As a licensed pharmacist in both Canada and the United States, I have the opportunity to see two different health care systems up close, and I am familiar with the benefits and flaws in each.
Each day in my current clinical practice in Florida, I help patients through financial access issues so they can afford the medications they need to treat diabetes, heart failure, cancer and other serious illnesses. I have seen drugs that once cost pennies per tablet increase exponentially in cost simply because the product was sold from one company to another with no change in formulation or additional research.
Clearly, answers are needed, but my experience on both sides of the border allow me to say unequivocally that drug importation will not fix America’s issues with pharmaceutical costs. Furthermore, it’s not even going to happen.
As generous as Canadians are, we will not suffer drug shortages simply to help Americans have cheaper prices. The United States is going to have to repair its own problems.
If the U.S. government foolishly moves forward with ill-conceived plans to import medicine from Canada, or if several states (including Florida, where I practice) get the greenlight to implement their own importation plans, it will make it much easier for rogue manufacturers in the third world to make fake medicines, apply realistic-looking labels and sell them to Americans. People in this country who think they are getting a great deal will end up getting sicker because their conditions aren’t being effectively treated or, worse, will be harmed by whatever ingredients counterfeiters add to the adulterated product.
I can attest that identifying counterfeit medicine is very difficult. Even though I have experience checking into provincial licensing bodies for legitimate Canadian online pharmacies, I was fooled by CanadaDrugs.com, which had all of the proper documentation but was sentenced to pay $34 million in fines and forfeitures in 2018 for introducing misbranded drugs into interstate commerce. Authorities know of at least one death related to these counterfeit medications.
The black market for counterfeit pharmaceuticals coming through Canada is salivating at the prospect of Americans attempting wholesale drug importation because it will give criminal enterprises greater access to an enormous market. For Americans, it will be an expensive, pointless and dangerous exercise because, again, Canada does not have the inventory of pharmaceuticals to meet its own needs and satisfy American demands.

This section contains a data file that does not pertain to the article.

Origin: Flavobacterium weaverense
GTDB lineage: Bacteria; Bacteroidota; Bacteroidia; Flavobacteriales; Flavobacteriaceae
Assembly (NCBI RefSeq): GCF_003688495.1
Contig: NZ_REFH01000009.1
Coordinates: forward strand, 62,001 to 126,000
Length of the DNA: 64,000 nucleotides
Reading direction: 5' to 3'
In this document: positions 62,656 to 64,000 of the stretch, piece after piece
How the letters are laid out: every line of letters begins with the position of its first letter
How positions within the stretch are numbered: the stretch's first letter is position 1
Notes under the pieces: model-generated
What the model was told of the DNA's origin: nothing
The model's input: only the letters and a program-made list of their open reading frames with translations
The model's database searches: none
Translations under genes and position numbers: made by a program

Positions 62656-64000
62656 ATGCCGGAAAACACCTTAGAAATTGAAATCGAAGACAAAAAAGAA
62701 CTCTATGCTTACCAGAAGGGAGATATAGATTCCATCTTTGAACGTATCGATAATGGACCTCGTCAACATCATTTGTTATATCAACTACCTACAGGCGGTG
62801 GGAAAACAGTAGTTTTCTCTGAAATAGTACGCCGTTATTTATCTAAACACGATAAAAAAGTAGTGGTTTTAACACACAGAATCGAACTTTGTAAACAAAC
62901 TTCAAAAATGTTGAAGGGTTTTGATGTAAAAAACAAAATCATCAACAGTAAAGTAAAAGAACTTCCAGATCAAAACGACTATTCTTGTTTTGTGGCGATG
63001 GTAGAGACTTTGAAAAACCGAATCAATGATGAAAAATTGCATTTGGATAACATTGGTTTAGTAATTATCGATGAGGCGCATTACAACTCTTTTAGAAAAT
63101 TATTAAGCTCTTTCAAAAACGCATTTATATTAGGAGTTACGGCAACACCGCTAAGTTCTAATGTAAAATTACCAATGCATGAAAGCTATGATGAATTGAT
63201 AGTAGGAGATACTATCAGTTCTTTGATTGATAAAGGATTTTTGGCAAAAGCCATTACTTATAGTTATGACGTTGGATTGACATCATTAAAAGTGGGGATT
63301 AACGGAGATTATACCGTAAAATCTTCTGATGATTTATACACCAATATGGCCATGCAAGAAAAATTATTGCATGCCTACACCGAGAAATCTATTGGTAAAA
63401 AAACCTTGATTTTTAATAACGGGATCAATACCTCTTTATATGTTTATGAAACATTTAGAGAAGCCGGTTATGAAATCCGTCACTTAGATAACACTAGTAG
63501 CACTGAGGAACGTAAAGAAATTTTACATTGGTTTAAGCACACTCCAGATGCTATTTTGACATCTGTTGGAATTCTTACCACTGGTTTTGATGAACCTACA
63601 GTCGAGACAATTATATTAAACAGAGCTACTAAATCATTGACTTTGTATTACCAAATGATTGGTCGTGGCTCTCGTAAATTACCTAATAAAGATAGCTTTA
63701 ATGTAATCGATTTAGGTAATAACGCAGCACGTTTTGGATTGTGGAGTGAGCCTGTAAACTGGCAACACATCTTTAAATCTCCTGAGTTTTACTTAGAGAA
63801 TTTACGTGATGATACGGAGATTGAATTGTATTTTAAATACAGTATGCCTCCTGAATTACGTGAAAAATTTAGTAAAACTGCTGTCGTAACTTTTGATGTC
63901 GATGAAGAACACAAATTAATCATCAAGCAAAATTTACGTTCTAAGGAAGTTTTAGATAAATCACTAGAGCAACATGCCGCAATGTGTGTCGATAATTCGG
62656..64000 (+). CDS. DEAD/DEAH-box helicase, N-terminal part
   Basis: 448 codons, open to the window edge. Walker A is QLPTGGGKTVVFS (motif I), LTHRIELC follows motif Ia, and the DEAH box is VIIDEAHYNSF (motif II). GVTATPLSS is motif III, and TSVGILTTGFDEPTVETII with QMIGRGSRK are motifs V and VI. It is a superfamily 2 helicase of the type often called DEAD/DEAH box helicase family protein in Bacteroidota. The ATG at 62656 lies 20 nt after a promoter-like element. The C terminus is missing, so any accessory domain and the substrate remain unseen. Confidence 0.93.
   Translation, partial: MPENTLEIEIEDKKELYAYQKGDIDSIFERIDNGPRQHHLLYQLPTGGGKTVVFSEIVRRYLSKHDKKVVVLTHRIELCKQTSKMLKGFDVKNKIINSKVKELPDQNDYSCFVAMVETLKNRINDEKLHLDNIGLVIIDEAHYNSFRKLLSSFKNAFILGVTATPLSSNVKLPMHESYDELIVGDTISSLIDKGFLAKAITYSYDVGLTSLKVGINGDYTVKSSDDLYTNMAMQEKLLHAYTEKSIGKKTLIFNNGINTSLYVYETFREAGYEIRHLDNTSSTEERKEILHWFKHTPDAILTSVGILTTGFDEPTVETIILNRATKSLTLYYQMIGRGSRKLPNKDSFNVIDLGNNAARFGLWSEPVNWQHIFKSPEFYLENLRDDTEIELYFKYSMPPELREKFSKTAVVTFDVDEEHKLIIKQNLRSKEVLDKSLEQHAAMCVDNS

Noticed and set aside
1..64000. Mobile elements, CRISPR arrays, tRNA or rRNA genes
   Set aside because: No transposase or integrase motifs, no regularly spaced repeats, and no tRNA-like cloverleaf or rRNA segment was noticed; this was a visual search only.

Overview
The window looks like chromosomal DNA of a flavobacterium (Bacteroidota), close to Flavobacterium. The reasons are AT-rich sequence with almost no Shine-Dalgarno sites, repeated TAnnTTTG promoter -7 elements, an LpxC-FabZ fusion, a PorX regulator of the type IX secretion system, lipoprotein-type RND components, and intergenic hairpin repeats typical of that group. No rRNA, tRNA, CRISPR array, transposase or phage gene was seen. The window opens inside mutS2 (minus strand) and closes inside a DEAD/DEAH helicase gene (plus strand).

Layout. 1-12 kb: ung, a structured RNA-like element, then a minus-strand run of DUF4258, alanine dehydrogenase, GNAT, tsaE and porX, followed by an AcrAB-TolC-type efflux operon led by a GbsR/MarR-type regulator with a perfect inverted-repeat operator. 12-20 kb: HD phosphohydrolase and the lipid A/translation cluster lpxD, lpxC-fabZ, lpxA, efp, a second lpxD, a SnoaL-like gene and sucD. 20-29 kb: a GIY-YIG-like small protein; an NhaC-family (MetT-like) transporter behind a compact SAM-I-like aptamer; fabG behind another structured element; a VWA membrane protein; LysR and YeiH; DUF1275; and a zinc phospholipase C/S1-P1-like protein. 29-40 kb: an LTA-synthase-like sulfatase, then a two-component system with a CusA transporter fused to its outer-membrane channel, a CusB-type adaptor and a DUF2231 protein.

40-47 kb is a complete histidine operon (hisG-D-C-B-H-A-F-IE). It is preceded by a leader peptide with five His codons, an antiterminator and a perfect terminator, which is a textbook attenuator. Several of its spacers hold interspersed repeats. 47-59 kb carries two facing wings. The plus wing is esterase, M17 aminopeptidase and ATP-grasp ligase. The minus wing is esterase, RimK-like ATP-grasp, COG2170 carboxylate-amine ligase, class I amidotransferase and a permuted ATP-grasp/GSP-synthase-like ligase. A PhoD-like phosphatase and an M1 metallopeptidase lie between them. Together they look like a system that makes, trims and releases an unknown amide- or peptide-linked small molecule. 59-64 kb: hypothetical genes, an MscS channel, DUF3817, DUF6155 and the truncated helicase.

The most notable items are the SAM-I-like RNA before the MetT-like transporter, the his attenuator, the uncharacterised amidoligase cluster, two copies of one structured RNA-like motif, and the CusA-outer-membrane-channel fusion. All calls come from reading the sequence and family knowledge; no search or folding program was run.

If we want to actually address drug affordability, policymakers should ask the people who know the system and sit with patients every day to help them figure out how to pay for medicines: the pharmacists. There are several actions we would recommend to reduce prices:
— Get more generics into the market. Every time we see three manufacturers introduce generic alternatives, the price drops.
— We need less money taken out of the system by pharmacy benefit managers. Doesn’t anyone wonder how PBMs became Fortune 500 companies without ever providing any kind of patient care? By removing the role of insurers and middlemen profiting from the system, patients could have access to a range of medications at lower prices.
Recently, congressional legislation removed the gag clauses in pharmacy contracts, so now pharmacists can tell patients if there is a cheaper price available than what is being offered through the co-pay of their insurance. That’s a good start.
— Also, helping pharmacists participate in comprehensive medication management can help reduce costs while better enabling patients to improve their health outcomes. This has worked well in Canada with programs like MedsCheck in Ontario.
Canada and the United States, of course, have very different pricing systems for medications. In Canada, the government legislates prices for drugs nationally during the approval process as well as at the provincial level for inclusion on provincial formularies, which in turn sets the price for private drug plans and cash-paying patients.
In Ontario, the executive officer for the Ontario Drug Benefit Formulary will negotiate prices for the drugs to be covered, for plan participants such as seniors, those on disability and welfare, so generics are often excluded if the price is more than 50 percent of the cost of the branded product. If we want greater affordability in the United States, some hard health policy discussions are going to be necessary.
Drug importation is nothing more than political theater with potentially disastrous ramifications. It postpones real debates about what it will take to bring down health care costs. Let’s start a dialogue on real solutions instead of playing dangerous games.
Joy Wright, Pharm.D., is a dual Canadian and American citizen and a licensed pharmacist in Florida and Ontario, Canada, and she has previously served on the boards of the Ontario Pharmacists Association and the Florida Pharmacists Association and is still active in both her county pharmacy association and FPA as well as the Florida Society of Health System Pharmacists, American Society of Health-System Pharmacists and American College of Clinical Pharmacy.
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